Patients averaged 50 years of age, had moderate levels of neuropathic pain, and were free of medical conditions other than those being studied (diabetes, fibromyalgia, or post-herpetic neuralgia). RCTs varied with respect to allowed use of other analgesics from acetaminophen only to the use of multiple analgesics including opioids.
How soon is pain reduced?
In the majority of trials pain reduction compared with placebo was demonstrable within the first week. Very little additional pain reduction occurred after the second week.
Is there evidence that increasing dose improves response?
For gabapentin, pregabalin, duloxetine and venlafaxine, RCTs demonstrated little or no benefit from doses higher than the lowest dose that was superior to placebo.3-6
Evidence from 8 Cochrane reviews should temper expectations regarding the likelihood and magnitude of pain relief from gabapentin, pregabalin, duloxetine, venlafaxine, amitriptyline, nortriptyline, imipramine or desipramine. When initiating a therapeutic trial with one of these drugs in a patient, it is reasonable to start at the lowest recommended dose and assess the patient for benefit and harm at 1 week. If benefit harm ratio is unacceptable, consider stopping the drug. If insufficient but partial pain relief is achieved, increase the dose and reassess within 1 week. If functionally meaningful benefit is still absent, stop the drug and try something else. For patients who achieve clinically meaningful analgesia, use the lowest individualized effective dose to minimize adverse effects. Reassess regularly (e.g. every 2 weeks), as most patients treated with placebo also improve over time.
- The evidence base for drug treatment of neuropathic pain is weak, due to the small magnitude of clinically meaningful effects and the high risk of bias in the RCTs.
- Probably less than 1 in 10 patients achieve a meaningful reduction in pain.
- Most patients experience some adverse side effects like somnolence, dizziness, nausea, dry mouth and constipation.
- To identify patients who respond, a therapeutic trial with early assessment is essential. Reassessment of drug utility is needed to detect people with spontaneous remission or placebo response.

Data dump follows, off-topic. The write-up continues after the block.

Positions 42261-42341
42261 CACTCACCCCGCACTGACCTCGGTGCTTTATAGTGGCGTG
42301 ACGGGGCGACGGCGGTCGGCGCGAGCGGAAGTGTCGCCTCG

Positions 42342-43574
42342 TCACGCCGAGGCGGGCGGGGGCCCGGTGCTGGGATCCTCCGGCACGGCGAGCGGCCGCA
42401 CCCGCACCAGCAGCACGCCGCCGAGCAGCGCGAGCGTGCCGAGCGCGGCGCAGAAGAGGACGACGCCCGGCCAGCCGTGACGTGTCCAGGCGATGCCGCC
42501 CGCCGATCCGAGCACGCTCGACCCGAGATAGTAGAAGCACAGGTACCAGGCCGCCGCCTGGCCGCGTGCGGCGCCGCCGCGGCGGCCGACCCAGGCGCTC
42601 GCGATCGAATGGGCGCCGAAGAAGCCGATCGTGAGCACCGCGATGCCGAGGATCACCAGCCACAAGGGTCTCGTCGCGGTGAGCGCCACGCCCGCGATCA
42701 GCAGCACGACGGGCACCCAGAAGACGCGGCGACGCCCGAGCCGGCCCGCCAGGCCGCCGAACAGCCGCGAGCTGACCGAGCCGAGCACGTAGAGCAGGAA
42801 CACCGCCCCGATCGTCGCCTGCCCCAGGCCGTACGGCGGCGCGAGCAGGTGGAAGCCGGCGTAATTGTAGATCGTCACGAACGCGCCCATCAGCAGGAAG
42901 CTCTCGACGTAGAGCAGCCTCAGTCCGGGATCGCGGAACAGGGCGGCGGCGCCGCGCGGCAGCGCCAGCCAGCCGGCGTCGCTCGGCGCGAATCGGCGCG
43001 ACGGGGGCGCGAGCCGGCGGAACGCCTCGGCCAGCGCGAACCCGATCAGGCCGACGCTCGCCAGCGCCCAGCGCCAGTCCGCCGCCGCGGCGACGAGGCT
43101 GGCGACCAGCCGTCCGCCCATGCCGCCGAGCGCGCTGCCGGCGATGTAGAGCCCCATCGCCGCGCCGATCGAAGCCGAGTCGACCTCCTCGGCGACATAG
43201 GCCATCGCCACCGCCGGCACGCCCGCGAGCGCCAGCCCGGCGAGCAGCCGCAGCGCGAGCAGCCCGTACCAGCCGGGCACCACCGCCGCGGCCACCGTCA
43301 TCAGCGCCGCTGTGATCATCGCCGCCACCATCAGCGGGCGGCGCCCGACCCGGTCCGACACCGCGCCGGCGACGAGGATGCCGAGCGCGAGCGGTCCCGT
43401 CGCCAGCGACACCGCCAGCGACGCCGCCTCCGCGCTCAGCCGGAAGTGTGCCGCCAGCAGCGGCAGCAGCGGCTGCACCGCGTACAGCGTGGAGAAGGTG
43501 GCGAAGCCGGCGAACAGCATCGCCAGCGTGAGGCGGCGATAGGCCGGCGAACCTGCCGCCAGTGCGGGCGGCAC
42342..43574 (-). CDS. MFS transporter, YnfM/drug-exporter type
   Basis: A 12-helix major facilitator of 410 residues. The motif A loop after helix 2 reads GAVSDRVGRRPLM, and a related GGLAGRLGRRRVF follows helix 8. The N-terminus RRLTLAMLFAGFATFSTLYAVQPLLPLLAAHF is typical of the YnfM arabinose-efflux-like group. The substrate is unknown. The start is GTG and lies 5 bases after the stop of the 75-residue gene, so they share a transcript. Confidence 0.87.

- Higher doses are unlikely to achieve greater pain reduction, but are more likely to cause harm.
- Moore A, Derry S, Eccleston C, Kalso E. Expect analgesic failure; pursue analgesic success. BMJ. 346:f2690, 2013.
- Therapeutics Initiative. Gabapentin for pain. New evidence from hidden data. Therapeutics Letter. 2009; 75:1-2.
- Gallagher HC, Gallagher RM, Butler M, et al. Venlafaxine for neuropathic pain in adults. Cochrane Database of Systematic Reviews, 2015 Issue 8. Art. No.: CD011091. DOI: 10.1002/14651858. CD011091.pub2.
- Lunn MPT, Hughes RAC, Wiffen PJ. Duloxetine for treating painful neuropathy, chronic pain or fibromyalgia. Cochrane Database of Systematic Reviews 2014, Issue 1. Art. No.: CD007115. DOI: 10.1002/14651858.CD007115.pub3.
- Moore RA, Straube S, Wiffen PJ, et al. Pregabalin for acute and chronic pain in adults. Cochrane Database of Systematic Reviews 2009, Issue 3. Art. NO.: CD007076. DOI: 10.1002/14651858.CD007076.pub2.
- Moore RA, Wiffen PJ, Derry S, et al. Gabapentin for chronic neuropathic pain and fibromyalgia in adults. Cochrane Database of Systematic Reviews, 2014, Issue 4. Art. No.: CD007938. DOI: 10.1002/14651858.CD007938.pub3.
- Ballantyne JC, Sullivan MD. Intensity of Chronic Pain – The Wrong Metric? N Engl J Med 2015;373(22): 2098-9.
- Hrobjartsson A, Thomsen AS, Emanuelsson F, et al. Observer bias in randomized clinical trials with measurement scale outcomes: a systematic review of trials with both blinded and nonblinded assessors. CMAJ 2013 Mar 5;185(4):E201-11.
- Lundh A, Sismondo S, Lexchin J, et al. Industry sponsorship and research outcome. Cochrane Database of Systematic Reviews 2012, Issue 12. Art. No.: MR000033. DOI:10.1002/14651858.MR000033.pub2.
- Moore RA, Derry S, Aldington D, et al. Amitriptyline for neuropathic pain in adults. Cochrane Database of Systematic Reviews 2015, Issue 7. Art. No.: CD008242. DOI: 10.1002/14651858.CD008242.pub3.
- Derry S, Wiffen PJ, Aldington D, Moore RA. Nortriptyline for neuropathic pain in adults. Cochrane Database of Systematic Reviews 2015, Issue 1. Art. No.: CD011209. DOI: 10.1002/14651858.CD011209.pub2.
- Hearn L, Moore RA, Derry S, et al. Desipramine for neuropathic pain in adults. Cochrane Database of Systematic Reviews 2014, Issue 9. Art. No.: CD011003. DOI: 10.1002/14651858.CD011003.pub2.
- Hearn L, Derry S, Phillips T, et al. Imipramine for neuropathic pain in adults. Cochrane Database of Systematic Reviews 2014, Issue 5. Art. No.: CD010769. DOI: 10.1002/14651858.CD010769.pub2.